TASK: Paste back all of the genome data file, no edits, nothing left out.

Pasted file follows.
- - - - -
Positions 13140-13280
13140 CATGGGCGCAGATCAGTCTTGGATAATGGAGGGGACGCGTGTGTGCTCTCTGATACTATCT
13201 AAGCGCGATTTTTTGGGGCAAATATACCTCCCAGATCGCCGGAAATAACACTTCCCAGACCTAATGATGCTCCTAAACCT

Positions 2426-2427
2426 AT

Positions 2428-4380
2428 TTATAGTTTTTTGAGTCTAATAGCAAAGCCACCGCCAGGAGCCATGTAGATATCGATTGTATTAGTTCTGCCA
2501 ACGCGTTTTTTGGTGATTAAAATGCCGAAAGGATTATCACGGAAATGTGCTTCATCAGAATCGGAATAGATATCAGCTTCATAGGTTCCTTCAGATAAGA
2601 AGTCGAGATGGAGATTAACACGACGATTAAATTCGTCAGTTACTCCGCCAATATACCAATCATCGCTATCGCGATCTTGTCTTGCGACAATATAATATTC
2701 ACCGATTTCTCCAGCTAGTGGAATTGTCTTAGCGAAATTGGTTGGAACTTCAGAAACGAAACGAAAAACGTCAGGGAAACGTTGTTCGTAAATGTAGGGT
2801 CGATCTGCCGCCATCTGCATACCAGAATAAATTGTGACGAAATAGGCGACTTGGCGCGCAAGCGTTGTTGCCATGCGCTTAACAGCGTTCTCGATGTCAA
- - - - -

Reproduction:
Positions 13140-13280
13140 CATGGGCGCAGATCAGTCTTGGATAATGGAGGGGACGCGTGTGTGCTCTCTGATACTATCT
13201 AAGCGCGATTTTTTGGGGCAAATATACCTCCCAGATCGCCGGAAATAACACTTCCCAGACCTAATGATGCTCCTAAACCT

Positions 2426-2427
2426 AT

Positions 2428-4380
2428 TTATAGTTTTTTGAGTCTAATAGCAAAGCCACCGCCAGGAGCCATGTAGATATCGATTGTATTAGTTCTGCCA
2501 ACGCGTTTTTTGGTGATTAAAATGCCGAAAGGATTATCACGGAAATGTGCTTCATCAGAATCGGAATAGATATCAGCTTCATAGGTTCCTTCAGATAAGA
2601 AGTCGAGATGGAGATTAACACGACGATTAAATTCGTCAGTTACTCCGCCAATATACCAATCATCGCTATCGCGATCTTGTCTTGCGACAATATAATATTC
2701 ACCGATTTCTCCAGCTAGTGGAATTGTCTTAGCGAAATTGGTTGGAACTTCAGAAACGAAACGAAAAACGTCAGGGAAACGTTGTTCGTAAATGTAGGGT
2801 CGATCTGCCGCCATCTGCATACCAGAATAAATTGTGACGAAATAGGCGACTTGGCGCGCAAGCGTTGTTGCCATGCGCTTAACAGCGTTCTCGATGTCAA